The World's Top 10 Stadiums

It would be hard to pick the world's 10 most iconic soccer stadiums. Don't worry, we've done the work for you.

As we approach the finals for Europa League, FA Cup, Champions League and the World Cup, one thing that is certain is the stages that these games will be played on are grand. That got us here at The18 thinking, what are the best stadiums in the world for footy fans to catch a game? The criteria we decided on are atmosphere, visual appeal and tradition. Here we go. (Sorry in advance if your favorite didn’t make it! And, if you're a stadium lover, check out our photo gallery of 18 Stadiums That Will Take Your Breath Away.)

10. Estadio Azteca- Mexico City 

Estadio Azteca

(Photo: Estadio Azteca | Facebook)

The 105,064 person Estadio Azteca is one of the most intimidating places to play a futbol match. The site of the 1970 and 1986 World Cup finals has seen legendary performances such as Diego Maradona’s infamous “Hand of God” goal and Italy’s 4-3 extra time victory over West Germany which is regarded to some as “The Game of the Century.” When it is filled to capacity, Azteca is right up their as one of the most iconic stadiums in the world. 

9. Celtic Park- Glasgow, Scotland 

Celtic Park

(Photo: Zhi Yong Lee  | Wikipedia Commons)

The oldest and largest stadium in Scotland is a must see for any futbol fan. What is commonly known to Celtic supporters as "Parkhead" or "Paradise" is rarely not filled to capacity. The fans are regarded as some of the best in the world, and even Andres Iniesta said, “I have played many games for Spain/Barca but I’ve never heard fans like celtic, they were amazing, not quiet for a single second.”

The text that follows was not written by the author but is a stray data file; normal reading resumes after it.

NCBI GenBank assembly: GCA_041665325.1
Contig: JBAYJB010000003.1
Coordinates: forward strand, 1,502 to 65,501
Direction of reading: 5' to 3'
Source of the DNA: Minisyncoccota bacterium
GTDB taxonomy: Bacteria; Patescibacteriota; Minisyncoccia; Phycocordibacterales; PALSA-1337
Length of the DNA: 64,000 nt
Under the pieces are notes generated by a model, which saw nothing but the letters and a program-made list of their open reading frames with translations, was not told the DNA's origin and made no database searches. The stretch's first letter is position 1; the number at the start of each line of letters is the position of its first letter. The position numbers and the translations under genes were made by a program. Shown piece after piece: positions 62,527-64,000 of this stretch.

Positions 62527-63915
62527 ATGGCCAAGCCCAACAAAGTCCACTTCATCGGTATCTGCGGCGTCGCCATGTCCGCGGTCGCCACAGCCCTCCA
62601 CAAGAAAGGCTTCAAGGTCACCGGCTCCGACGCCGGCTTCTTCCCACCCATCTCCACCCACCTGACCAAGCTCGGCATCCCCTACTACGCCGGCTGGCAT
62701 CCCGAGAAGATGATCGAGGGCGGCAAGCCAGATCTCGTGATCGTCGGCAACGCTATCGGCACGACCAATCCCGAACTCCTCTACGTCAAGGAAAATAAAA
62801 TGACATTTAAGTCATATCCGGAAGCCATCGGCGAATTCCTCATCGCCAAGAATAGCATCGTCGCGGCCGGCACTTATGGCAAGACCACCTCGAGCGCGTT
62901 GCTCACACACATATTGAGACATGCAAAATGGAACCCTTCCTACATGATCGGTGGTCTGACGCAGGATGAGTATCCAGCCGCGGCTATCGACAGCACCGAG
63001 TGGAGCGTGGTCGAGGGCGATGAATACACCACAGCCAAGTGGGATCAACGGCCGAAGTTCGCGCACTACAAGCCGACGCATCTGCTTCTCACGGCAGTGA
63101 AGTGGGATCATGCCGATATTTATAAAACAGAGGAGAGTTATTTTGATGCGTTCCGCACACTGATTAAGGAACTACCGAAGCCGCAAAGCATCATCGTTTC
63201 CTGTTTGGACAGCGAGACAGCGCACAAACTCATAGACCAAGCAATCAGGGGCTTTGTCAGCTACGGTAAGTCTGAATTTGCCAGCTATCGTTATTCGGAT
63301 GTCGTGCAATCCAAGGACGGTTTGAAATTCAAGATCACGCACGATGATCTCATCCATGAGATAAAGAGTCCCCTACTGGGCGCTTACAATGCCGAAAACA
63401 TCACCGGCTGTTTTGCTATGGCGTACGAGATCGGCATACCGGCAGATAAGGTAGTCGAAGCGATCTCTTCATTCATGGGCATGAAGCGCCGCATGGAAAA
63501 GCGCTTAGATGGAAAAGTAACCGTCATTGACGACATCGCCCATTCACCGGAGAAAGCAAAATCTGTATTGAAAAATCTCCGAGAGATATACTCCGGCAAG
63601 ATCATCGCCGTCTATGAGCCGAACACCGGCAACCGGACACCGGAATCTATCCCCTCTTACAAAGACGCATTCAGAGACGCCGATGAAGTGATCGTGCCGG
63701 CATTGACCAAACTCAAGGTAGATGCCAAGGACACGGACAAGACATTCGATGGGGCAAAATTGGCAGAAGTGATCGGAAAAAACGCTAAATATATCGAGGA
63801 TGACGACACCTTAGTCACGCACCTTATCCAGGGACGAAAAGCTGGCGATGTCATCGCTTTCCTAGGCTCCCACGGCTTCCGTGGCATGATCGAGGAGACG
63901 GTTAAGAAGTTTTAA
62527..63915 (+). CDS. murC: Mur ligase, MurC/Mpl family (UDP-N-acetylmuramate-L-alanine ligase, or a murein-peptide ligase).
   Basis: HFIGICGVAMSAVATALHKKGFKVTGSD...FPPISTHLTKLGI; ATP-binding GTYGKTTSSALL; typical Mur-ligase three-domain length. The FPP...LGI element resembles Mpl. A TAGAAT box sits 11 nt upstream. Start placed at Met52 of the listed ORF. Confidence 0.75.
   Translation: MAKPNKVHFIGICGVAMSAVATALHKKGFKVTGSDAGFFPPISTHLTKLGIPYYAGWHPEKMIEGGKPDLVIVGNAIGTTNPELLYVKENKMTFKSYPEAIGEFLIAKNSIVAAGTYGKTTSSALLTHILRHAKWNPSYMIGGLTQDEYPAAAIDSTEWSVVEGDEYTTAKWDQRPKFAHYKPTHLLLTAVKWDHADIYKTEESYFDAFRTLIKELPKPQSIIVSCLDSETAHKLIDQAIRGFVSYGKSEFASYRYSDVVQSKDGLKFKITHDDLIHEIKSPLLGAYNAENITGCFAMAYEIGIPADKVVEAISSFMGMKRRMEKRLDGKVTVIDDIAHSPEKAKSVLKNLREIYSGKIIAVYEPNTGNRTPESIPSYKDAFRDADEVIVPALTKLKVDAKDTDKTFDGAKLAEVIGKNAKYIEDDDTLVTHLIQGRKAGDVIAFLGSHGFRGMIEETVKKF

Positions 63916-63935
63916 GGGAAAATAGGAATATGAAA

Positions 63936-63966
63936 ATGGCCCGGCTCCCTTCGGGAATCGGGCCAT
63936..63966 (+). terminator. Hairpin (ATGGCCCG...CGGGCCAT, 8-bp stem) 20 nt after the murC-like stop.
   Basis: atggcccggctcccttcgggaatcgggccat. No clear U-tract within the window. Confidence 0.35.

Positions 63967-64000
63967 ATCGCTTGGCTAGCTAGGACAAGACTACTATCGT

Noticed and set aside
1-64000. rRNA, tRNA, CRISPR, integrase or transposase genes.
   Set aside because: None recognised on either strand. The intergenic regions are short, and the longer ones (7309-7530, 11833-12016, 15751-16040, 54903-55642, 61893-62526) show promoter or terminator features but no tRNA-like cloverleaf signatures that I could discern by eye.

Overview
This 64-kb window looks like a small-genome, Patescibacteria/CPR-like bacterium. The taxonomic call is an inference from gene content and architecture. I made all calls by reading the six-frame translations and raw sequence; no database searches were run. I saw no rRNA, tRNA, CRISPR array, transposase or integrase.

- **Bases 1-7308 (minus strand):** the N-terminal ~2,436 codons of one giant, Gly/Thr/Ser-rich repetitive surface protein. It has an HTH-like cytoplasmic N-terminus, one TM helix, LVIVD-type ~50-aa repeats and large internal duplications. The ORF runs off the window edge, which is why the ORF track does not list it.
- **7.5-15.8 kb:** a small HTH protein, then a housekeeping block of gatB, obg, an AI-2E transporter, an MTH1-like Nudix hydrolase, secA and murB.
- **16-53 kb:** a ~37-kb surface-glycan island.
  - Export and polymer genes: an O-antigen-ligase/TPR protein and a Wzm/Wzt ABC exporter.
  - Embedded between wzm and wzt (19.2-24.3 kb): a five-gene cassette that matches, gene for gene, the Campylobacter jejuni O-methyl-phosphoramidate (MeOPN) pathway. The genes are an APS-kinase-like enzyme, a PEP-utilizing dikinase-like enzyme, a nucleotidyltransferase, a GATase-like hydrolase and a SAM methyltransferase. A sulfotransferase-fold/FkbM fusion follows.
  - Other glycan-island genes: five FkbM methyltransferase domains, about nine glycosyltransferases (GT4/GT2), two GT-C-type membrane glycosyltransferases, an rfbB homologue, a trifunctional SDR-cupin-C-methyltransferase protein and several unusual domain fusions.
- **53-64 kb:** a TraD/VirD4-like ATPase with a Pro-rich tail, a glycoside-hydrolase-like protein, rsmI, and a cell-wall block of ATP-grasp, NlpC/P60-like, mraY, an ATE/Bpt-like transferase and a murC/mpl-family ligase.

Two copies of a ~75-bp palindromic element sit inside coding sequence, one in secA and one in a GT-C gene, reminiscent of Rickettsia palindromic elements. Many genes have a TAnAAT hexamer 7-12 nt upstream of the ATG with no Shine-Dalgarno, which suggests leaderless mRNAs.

8- Allianz Area- Munich Germany

Allianz Arena

(Photo: Richard Bartz  | Wikipedia Commons)

One of the coolest, most modern-looking stadiums in the World, Allianz Arena opened just 9 years ago and hosted the 2012 Champions League Final, matches at the 2006 World Cup, and is home to both Bayern Munich and 1860 Munich. Fans enjoy being much closer to the pitch and it is the only stadium in Europe that can change colors on its exterior. During matches the stadiums turns blue for 1860 Munich and red for Bayern Munich. Though its pages in the history books remain relatively blank, Allianz Arena will surely have chapters of history in the coming years. 

7- Old Trafford- Manchester, England

Old Trafford

(Photo: Andre Zahn  | Wikipedia Commons)

“The Theatre of Dreams,” home to Manchester United, is the second largest stadium in England. Holding just over 75,000 people, Old Trafford is home is one of the most prestigious soccer teams in the world and fans from all walks of life will always want to experience the magic of the stadium. Whether you hate Man U or not, catching a game at Old Trafford is surely on plenty of soccer fans bucket lists. 

 6- Stadio Giuseppe Meazza- Milan, Italy 

San Siro

(Photo: Oscar Federico Bodini  | Flikr) 

Italian heavyweights AC Milan and Internazionale call “San Siro” home. The Italian soccer mecca  hosted a couple of European Cup Finals, World Cup matches and a plethora of Serie A showdowns.  Along with gracing some of the greatest footballers to ever live, the stadium aesthetically resembles a fortress, with 11 cylindrical towers surrounding the stadium and a a overhang that covers all 80,074 seats. 

5-Santiago Bernabeu- Madrid, Spain 

Santiago Bernabeu